Go ahead and try using the SymbolicVectorSystem versions instead. They work, too.

For many systems, the simulation will run much faster than real time. If you would like to tell the simulator to slow down (if possible) to some multiple of the real time clock, then consider using the set_target_realtime_rate() method of the Simulator. This is useful, for example, if you are trying to animate your robot as it simulates, and would like the benefit of physical intuition, or if you are trying to use the simulation as a part of a multi-process real-time control system.

The System "Context"

If you were looking carefully, you might have noticed a few instances of the word "context" in the code snippets above. The Context is a core concept in the Drake systems framework: the Context captures all of the (potentially) dynamic information that a System requires to implement its core methods: this includes the time, the state, any inputs, and any system parameters. The Context of a System is everything you need to know for simulation (or control design, ...), and given a Context all methods called on a System should be completely deterministic/repeatable.

Systems know how to create an instance of a Context (see CreateDefaultContext). In the simulation example above, the Simulator created a Context for us. We retreived the Context from the Simulator in order to set the initial conditions (state) of the system before running the simulation.

Note that a Context is not completely defined unless all of the input ports are connected (simulation and other method calls will fail if they are not). For input ports that are not directly tied to the output of another system, consider using the FixInputPort method of the Context.

Combinations of Systems: Diagram and DiagramBuilder

The real modeling power of Drake comes from combining many smaller systems together into more complex systems. The concept is very simple: we use the DiagramBuilder class to AddSystem()s and to Connect() input ports to output ports or to expose them as inputs/output of the diagram. Then we call Build() to generate the new Diagram instance, which is just another System in the framework, and can be simulated or analyzed using the entire suite of tools.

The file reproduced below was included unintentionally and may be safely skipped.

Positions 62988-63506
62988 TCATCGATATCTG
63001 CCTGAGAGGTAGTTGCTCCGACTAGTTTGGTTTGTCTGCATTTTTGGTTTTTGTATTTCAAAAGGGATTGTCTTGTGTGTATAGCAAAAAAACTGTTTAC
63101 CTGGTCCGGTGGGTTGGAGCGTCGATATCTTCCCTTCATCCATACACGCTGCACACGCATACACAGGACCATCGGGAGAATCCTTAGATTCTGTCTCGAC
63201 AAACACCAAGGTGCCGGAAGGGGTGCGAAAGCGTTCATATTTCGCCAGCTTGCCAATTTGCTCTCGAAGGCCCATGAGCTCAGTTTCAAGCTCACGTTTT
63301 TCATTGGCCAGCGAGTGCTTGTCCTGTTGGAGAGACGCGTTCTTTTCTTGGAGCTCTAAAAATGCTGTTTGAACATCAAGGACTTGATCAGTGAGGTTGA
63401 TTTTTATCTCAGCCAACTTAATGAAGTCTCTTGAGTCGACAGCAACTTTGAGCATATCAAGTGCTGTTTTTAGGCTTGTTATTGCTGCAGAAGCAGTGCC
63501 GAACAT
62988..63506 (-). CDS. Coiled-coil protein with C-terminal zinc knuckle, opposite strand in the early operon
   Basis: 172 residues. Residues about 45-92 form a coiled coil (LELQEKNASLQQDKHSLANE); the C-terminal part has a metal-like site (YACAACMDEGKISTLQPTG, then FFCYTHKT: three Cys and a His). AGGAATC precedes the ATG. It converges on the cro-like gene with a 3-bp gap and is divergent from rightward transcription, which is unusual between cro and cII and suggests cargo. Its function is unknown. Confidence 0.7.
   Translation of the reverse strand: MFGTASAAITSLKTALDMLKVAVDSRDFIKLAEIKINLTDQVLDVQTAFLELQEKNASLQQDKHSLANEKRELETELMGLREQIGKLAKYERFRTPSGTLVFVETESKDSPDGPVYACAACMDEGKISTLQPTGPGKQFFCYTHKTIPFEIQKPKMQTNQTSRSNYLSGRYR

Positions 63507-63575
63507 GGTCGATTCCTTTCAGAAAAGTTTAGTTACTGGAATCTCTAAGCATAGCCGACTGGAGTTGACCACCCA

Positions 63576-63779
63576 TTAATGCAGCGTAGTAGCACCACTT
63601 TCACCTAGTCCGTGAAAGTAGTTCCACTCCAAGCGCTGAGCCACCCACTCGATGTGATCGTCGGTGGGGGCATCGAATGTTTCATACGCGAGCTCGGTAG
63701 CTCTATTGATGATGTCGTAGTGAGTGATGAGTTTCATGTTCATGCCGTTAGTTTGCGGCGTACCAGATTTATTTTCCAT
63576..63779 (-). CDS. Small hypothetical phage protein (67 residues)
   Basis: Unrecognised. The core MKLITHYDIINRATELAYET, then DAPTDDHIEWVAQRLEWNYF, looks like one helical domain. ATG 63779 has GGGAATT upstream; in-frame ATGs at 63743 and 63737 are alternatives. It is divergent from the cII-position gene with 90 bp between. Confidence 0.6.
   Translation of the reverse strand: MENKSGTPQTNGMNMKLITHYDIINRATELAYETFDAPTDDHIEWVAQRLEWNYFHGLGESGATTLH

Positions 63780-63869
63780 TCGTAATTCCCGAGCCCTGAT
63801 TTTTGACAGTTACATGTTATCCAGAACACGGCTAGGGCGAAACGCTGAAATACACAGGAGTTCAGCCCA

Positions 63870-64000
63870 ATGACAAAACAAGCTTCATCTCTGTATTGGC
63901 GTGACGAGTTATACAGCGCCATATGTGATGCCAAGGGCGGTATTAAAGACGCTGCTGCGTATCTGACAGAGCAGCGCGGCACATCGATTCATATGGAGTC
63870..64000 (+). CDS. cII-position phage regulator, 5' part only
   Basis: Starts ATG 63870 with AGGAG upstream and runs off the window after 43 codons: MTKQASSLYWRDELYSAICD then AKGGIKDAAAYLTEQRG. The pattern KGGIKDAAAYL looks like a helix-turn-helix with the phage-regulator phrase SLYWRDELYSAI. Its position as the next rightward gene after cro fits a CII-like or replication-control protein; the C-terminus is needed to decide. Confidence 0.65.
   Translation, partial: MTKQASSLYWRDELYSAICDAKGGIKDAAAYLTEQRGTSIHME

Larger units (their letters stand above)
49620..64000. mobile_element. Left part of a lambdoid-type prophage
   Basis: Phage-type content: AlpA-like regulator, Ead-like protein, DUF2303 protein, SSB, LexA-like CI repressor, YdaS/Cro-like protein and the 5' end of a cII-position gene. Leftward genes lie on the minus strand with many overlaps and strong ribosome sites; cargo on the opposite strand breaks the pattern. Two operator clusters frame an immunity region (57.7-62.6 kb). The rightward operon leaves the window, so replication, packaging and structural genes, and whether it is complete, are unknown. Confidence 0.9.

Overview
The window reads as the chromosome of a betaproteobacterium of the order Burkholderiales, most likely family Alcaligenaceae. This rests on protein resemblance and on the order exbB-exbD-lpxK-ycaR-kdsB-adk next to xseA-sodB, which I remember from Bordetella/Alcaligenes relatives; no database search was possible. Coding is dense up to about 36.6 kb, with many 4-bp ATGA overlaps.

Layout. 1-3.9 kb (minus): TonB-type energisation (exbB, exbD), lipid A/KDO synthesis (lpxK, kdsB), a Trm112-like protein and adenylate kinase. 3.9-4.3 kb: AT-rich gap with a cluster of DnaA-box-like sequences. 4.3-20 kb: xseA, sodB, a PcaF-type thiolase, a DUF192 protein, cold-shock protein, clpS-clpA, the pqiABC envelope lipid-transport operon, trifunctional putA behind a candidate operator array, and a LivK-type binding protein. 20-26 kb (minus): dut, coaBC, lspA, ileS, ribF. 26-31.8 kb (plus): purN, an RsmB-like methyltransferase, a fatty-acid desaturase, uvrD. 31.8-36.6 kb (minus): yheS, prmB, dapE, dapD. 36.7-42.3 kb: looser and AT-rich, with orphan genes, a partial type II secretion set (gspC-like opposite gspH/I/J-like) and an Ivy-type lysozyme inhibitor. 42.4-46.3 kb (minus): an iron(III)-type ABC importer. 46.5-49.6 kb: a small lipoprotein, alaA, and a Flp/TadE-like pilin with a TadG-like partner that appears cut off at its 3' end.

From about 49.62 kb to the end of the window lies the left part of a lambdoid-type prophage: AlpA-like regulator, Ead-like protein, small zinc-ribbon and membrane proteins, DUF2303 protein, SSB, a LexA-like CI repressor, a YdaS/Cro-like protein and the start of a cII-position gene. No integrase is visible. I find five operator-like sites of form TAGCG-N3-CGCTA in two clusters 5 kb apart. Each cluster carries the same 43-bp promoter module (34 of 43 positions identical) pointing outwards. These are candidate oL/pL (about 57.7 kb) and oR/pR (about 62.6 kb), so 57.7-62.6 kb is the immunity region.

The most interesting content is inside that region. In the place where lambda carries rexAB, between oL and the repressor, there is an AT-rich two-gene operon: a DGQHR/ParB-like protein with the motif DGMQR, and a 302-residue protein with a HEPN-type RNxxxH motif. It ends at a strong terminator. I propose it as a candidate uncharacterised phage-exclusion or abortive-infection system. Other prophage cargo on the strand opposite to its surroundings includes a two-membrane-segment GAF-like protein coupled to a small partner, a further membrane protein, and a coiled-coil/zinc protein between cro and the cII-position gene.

In the example below, we connect three subsystems (a plant, a controller, and a logger), and expose the input of the controller as an input to the Diagram being constructed:

In [ ]:
%matplotlib notebook
import matplotlib.pyplot as plt
import numpy as np

from pydrake.systems.framework import DiagramBuilder
from pydrake.systems.analysis import Simulator
from pydrake.examples.pendulum import PendulumPlant
from pydrake.systems.controllers import PidController
from pydrake.systems.drawing import plot_system_graphviz
from pydrake.systems.primitives import LogOutput

builder = DiagramBuilder()

# First add the pendulum.
pendulum = builder.AddSystem(PendulumPlant())
pendulum.set_name("pendulum")

controller = builder.AddSystem(PidController(kp=[10.], ki=[1.], kd=[1.]))
controller.set_name("controller")

# Now "wire up" the controller to the plant.
builder.Connect(pendulum.get_state_output_port(), controller.get_input_port_estimated_state())
builder.Connect(controller.get_output_port_control(), pendulum.get_input_port())

# Make the desired_state input of the controller an input to the diagram.
builder.ExportInput(controller.get_input_port_desired_state())

# Log the state of the pendulum.
logger = LogOutput(pendulum.get_state_output_port(), builder)
logger.set_name("logger")

diagram = builder.Build()
diagram.set_name("diagram")

plt.figure()
plot_system_graphviz(diagram, max_depth=2)

Just like any other System, a Diagram has a Context. You can always extract the context of a subsystem using Diagram.GetSubSystemContext or Diagram.GetMutableSubsystemContext(). (If it is not clear yet, "mutable" means you have write access, otherwise the data is intended to be const; we go to some length in the systems framework to protect algorithms / users from violating the fundamental systems abstractions). Unfortunately, although the const property is enforced by the compiler in C++, Python happily ignores it. We use "mutable" in Python only to make our intentions clear, and for consistency with the C++ code.

Finally, we can simulate our PID controlled system and visualize the output.

In [ ]:
# Set up a simulator to run this diagram.
simulator = Simulator(diagram)
context = simulator.get_mutable_context()

# We'll try to regulate the pendulum to a particular angle.
desired_angle = np.pi/2.

# First we extract the subsystem context for the pendulum.
pendulum_context = diagram.GetMutableSubsystemContext(pendulum, context)
# Then we can set the pendulum state, which is (theta, thetadot).
pendulum_context.get_mutable_continuous_state_vector().SetFromVector([desired_angle+0.1, 0.2])

# The diagram has a single input port (port index 0), which is the desired_state.
context.FixInputPort(0, [desired_angle, 0.])

# Reset the logger only because we've written this notebook with the opportunity to 
# simulate multiple times (in this cell) using the same logger object.  This is 
# often not needed.
logger.reset()

# Simulate for 10 seconds.
simulator.AdvanceTo(20);

# Plot the results.
t = logger.sample_times()
plt.figure()
# Plot theta.
plt.plot(t, logger.data()[0,:],'.-')
# Draw a line for the desired angle.
plt.plot([t[0], t[-1]], [desired_angle, desired_angle], 'g' )
plt.xlabel('time (seconds)')
plt.ylabel('theta (rad)')
plt.title('PID Control of the Pendulum')
In [ ]: